It's important to work out the financial arrangements for paying the premium of a single parent policy if you share custody of your children. This should be part of your overall financial agreements during divorce proceedings. By considering these options and coming to an agreement, you can ensure that your children continue to have access to private health insurance coverage after separation. 

Questions about removing your spouse from your health insurance policy

Do I have to inform my spouse that I am removing them from my health insurance policy?

Legally, you don’t have to tell your former spouse that you’re removing them from your health insurance policy. However, it's recommended that you do inform them of your intention to remove them from your shared policy. This is particularly important if you are going through a separation or divorce, as your ex-spouse may need to obtain their own singles health insurance coverage. It's also important to consider the legal implications of removing your spouse from your policy, as health insurance paid in advance is considered a legal asset when it comes to divorce. You should seek independent legal advice if necessary.

Can my spouse request to be removed from my health insurance policy?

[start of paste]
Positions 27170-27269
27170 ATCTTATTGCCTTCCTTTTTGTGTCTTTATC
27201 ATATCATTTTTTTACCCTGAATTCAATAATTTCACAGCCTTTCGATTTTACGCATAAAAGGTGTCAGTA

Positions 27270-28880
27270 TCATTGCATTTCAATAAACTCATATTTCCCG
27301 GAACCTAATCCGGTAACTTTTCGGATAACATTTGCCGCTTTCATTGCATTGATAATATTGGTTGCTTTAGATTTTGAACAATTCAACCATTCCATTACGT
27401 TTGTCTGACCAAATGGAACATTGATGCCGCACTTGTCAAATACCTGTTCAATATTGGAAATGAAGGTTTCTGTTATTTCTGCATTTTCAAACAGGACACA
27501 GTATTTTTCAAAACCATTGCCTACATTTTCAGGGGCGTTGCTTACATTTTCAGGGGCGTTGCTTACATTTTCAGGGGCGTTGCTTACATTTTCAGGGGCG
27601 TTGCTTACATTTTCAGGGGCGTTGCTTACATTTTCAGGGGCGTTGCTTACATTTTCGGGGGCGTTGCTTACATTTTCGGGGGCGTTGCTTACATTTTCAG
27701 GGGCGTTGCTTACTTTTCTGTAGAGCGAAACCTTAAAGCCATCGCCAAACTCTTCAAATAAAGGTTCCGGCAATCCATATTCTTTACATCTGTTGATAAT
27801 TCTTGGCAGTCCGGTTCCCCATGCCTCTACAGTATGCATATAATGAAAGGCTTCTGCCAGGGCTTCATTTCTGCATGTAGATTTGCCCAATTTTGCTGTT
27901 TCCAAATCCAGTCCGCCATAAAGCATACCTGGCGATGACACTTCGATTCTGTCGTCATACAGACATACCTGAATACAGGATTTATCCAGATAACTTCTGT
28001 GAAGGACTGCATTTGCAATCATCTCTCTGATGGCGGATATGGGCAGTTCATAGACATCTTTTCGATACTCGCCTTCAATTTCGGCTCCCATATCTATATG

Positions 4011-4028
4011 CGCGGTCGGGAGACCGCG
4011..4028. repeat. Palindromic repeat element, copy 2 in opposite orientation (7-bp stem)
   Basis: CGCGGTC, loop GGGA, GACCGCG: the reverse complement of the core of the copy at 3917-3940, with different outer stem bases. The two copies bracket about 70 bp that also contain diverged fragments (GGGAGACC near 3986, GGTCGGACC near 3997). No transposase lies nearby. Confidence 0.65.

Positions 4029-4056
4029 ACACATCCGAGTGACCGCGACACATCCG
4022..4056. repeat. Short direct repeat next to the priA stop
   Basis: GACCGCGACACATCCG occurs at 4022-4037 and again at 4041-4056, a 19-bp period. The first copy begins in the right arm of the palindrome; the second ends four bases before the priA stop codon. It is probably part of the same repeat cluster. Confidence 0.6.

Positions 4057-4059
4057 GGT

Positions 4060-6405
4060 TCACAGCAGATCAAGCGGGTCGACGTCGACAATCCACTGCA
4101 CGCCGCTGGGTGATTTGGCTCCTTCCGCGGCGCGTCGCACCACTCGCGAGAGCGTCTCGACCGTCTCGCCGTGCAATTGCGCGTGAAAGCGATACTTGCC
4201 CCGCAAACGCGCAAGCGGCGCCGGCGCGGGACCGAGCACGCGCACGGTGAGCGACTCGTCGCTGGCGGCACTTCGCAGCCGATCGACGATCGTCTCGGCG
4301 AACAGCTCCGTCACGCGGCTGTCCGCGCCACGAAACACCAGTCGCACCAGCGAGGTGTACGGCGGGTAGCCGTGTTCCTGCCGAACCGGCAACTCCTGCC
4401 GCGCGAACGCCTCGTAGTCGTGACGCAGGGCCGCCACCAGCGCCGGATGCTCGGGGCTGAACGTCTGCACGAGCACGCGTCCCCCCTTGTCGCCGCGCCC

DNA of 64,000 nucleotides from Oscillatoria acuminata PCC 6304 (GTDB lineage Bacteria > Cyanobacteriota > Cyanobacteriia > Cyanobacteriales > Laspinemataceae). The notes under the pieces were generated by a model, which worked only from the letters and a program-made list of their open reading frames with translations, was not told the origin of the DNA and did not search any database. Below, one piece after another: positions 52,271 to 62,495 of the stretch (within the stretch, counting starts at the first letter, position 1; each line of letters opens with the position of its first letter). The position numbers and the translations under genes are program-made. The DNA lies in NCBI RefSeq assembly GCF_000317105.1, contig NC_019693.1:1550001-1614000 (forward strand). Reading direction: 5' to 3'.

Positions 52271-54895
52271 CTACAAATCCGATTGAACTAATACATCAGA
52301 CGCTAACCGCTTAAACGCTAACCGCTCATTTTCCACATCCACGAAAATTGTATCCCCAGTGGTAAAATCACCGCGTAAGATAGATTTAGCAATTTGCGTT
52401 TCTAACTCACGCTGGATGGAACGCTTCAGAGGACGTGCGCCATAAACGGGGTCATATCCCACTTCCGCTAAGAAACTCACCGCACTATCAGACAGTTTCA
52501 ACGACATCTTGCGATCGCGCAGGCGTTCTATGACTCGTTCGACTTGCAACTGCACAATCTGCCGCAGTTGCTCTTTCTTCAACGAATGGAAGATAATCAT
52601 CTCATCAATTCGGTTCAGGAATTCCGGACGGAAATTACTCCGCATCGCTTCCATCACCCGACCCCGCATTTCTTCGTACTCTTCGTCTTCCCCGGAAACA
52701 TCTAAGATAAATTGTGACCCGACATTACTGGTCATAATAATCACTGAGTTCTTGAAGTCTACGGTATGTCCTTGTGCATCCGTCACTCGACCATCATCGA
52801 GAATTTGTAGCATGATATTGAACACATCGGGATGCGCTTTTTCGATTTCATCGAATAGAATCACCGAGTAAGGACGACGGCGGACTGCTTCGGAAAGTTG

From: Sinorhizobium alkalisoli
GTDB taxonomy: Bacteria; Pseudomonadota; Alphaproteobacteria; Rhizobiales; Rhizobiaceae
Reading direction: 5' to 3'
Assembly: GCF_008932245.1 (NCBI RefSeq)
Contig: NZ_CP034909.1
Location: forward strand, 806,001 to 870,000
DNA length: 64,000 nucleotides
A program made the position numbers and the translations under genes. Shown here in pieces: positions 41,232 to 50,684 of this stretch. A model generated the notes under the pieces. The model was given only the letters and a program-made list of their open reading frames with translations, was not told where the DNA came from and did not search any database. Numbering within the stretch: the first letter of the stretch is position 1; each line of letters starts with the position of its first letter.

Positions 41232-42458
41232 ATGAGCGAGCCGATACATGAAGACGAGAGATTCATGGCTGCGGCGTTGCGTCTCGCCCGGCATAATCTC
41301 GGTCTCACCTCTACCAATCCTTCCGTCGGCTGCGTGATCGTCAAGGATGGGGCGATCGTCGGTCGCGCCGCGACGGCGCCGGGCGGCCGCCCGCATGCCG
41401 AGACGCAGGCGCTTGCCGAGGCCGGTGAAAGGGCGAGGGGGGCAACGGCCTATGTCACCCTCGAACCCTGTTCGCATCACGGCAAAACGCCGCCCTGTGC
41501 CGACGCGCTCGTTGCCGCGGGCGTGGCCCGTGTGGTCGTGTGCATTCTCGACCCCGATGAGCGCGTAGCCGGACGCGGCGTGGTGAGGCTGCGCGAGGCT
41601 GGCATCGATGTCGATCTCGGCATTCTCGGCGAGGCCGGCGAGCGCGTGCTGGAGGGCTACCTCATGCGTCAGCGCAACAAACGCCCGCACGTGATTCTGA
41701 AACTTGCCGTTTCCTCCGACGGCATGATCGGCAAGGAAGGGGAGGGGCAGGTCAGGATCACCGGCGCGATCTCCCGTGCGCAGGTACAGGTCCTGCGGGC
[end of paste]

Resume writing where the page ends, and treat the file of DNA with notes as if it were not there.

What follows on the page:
Yes – your spouse can request to be removed from your health insurance policy, but you’ll have to be the policyholder to make this change. 

Will removing my former spouse from my health insurance policy affect their coverage immediately?

Yes – the change will take place almost immediately after notifying your health insurance provider. Therefore, it’s a good idea to make sure there are no policy claims pending before removing someone from a health insurance policy.   

Will removing my ex-spouse from my health insurance policy make my policy cheaper?

Removing a spouse from a health insurance policy may affect the premium for the remaining members, depending on the policy type and the insurance provider. If you decide to change from a family policy to a single or single parent policy, there may be a reduction in the premium, but this will depend on how many people were previously covered by the policy and what type of hospital cover or extras policy you have.  

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Disclaimer:

Savvy is partnered with Compare Club Australia Pty Ltd (AFS representative number 001279036) of Alternative Media Pty Ltd (AFS License number 486326) to provide readers with a variety of health insurance policies to compare. Savvy earns a commission from Compare Club each time a customer buys a health insurance policy via our website. We don’t arrange for products to be purchased from these brands directly, as all purchases are conducted via Compare Club.

Savvy’s comparison service is provided by Compare Club. Compare Club compares selected products from a panel of trusted insurers and does not compare all products in the market.

Any advice presented above or on other pages is general in nature and doesn’t consider your personal or business objectives, needs or finances. It’s always important to consider whether advice is suitable for you before purchasing an insurance policy.

For any further information on the variety of insurers compared by Compare Club or how their business works, you can read their Financial Services Guide.